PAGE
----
By Kevin Shanks, M.S., D-ABFT-FT
As mentioned in previous blog posts, novel psychoactive substances (NPS) come in different varieties and the Novel Emerging Compounds (NEC) Panel offered by Axis Forensic Toxicology helps to detect the most newly emerged NPS on the drug market and is meant to evolve over time as new drugs emerge on the street. In this series, we have taken a look at the recently emerged substances bromazolam, flubromazepam, alpha-PiHP, N,N-dimethylpentylone, phenibut, and tianeptine. In this fourth and final post in the series, we will take a brief look at two more recently emerged opioids: AP-237 and brorphine.
AP-237, also known as 1-butyryl-4-cinnamylpiperazine or Bucinnazine, is an opioid analgesic substance that is used as a prescription medication in China to treat pain. AP-237 is considered to be equipotent to morphine as an analgesic. AP-237 and a methylated derivative, 2-methyl-AP-237, recently emerged on the illicit drug market in the United States. AP-237 is currently unscheduled in the United States and not considered a controlled substance.
Brorphine is an opioid substance that was originally synthesized in 2018 by researchers who were investigating various opioids with the intention of finding safer analgesics that produce less respiratory depression than the typical prescription opioids used as medications. Brorphine was first detected on the illicit drug market in the United States in 2019 – 2020, but now has also been found in Europe. It is currently controlled as a Schedule I controlled substance in the United States.
Both of these substances function as opioid receptor agonists in the human body. Similar to other opioids, such as morphine and fentanyl, they bind to opioid receptors in the central nervous system (brain and spinal cord) and produce an analgesic effect. In overdose, they may cause severe central nervous system depression to include respiratory depression. When the breathing slows down, apnea can occur. Apnea leads to hypoxia – or lack of oxygen distribution to the surrounding tissues including the brain. Hypoxia can lead to cardiac arrest and death.
Axis qualitatively monitors both of these compounds in our NEC panel (order code 13710) and Comprehensive Panel, Blood with Analyte Assurance (order code 70510) using liquid chromatography with quadrupole time of flight mass spectrometry (LC-QToF-MS). Over the time range 01/30/2023 – 06/30/2023, Axis did not detect AP-237, but did detect brorphine in 1 blood specimen in Indiana. In Axis Forensic Toxicology casework, brorphine was detected alongside diphenhydramine, clonazolam, acetylfentanyl, fentanyl, morphine, 6-acetylmorphine, butonitazene, isotonitazene, metodesnitazene, metonitazene, and protonitazene.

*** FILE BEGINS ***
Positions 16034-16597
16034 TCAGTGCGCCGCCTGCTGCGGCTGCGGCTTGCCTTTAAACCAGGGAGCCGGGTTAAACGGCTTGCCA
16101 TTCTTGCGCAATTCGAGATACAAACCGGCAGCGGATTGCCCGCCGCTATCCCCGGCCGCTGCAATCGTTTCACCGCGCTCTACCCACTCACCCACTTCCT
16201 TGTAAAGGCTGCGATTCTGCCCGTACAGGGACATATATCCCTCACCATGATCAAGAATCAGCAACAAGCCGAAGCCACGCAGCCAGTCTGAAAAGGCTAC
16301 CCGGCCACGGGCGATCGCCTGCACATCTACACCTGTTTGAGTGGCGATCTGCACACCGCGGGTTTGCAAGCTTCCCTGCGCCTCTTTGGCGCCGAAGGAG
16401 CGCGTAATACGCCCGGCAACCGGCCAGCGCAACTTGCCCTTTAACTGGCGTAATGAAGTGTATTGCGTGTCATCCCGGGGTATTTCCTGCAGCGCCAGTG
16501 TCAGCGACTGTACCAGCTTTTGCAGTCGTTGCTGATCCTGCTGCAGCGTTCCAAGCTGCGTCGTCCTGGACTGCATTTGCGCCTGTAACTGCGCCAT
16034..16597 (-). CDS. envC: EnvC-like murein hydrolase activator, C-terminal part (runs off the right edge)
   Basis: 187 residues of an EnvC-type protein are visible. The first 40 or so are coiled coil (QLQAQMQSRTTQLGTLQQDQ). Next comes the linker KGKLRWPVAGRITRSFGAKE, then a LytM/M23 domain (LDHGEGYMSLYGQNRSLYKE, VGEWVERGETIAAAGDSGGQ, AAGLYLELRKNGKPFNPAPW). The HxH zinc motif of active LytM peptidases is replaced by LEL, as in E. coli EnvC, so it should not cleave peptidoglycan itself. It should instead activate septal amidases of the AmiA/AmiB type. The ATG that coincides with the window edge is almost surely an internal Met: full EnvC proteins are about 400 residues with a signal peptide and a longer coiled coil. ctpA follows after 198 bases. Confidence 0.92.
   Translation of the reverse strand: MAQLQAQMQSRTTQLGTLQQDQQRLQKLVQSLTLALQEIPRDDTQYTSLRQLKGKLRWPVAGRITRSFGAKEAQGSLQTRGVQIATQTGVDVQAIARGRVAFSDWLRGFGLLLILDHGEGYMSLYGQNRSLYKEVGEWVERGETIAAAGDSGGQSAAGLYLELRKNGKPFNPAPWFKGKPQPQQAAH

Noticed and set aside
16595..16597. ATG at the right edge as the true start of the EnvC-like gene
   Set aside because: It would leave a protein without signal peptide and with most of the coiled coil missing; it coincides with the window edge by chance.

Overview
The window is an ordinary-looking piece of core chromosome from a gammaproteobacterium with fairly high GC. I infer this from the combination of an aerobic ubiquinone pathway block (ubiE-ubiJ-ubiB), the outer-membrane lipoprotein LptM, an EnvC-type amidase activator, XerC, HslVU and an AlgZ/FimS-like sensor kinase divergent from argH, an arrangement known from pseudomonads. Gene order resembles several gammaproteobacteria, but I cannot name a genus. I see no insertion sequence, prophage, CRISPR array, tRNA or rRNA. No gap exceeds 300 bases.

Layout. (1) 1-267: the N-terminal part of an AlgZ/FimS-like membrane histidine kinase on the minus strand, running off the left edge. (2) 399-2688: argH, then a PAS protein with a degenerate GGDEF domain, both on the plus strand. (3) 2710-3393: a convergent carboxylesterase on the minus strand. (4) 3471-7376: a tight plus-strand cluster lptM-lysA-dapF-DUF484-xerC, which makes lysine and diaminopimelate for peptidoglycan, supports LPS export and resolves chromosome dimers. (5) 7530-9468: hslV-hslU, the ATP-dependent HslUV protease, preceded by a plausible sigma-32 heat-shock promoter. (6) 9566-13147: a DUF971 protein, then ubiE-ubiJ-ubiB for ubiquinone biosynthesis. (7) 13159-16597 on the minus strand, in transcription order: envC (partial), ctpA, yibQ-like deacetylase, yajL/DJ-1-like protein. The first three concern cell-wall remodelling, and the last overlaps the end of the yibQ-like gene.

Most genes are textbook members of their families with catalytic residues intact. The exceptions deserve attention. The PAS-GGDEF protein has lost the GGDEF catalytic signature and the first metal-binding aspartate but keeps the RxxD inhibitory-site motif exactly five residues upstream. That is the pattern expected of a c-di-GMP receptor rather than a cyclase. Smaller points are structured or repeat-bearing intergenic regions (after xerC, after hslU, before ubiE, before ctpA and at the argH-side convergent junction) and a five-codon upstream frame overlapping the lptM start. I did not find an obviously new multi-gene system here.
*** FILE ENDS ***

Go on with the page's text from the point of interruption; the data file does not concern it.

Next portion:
As you can see from the prevalence data, both AP-237 and brorphine are rarely detected in blood by the toxicology laboratory, but it is still vital that we monitor them for the immediate future as NPS are a geographical and temporal phenomenon.
Axis also monitors other NPS in the following available panels of testing.
- The Novel Psychoactive Substances panel (order code 13610) include 25B-NBOMe, 25C-NBOMe, 25I-NBOMe, 2C-B, 2C-E, 2C-I, 5-MeO-DALT, adinazolam, alpha-PVP, butylone, clonazolam, dibutylone, dimethylone, ethylone, etizolam, eutylone, flualprazolam, flubromazolam, MDPV, mephedrone, methcathinone, methedrone, methoxetamine, methylone, N-ethylpentylone, pentylone, and TFMPP.
- The Designer Opioids panel (order code 13810) includes 4-ANPP, acetylfentanyl, acrylfentanyl, betahydroxythiofentanyl, butyrylfentanyl, carfentanil, cis-3-methylfentanyl, cyclopropylfentanyl, furanylfentanyl, isobutyrylfentanyl, methoxyacetylfentanyl, ocfentanil, parafluorobutyrylfentanyl, parafluoroisobutyrylfentanyl, tetrahydrofuranfentanyl, and U-47700.
- The Nitazenes Analog panel (order code 13910) includes butonitazene, etodesnitazene, etonitazene, flunitazene, isotodesnitazene, isotonitazene, metodesnitazene, metonitazene, N-pyrrolidinoetonitazene, and protonitazene.
As always, if you have questions about these substances and how they may play a role in your medical-legal investigation, please reach out to our subject matter experts by email ([email protected]) or phone (317-759-4869, Option 3).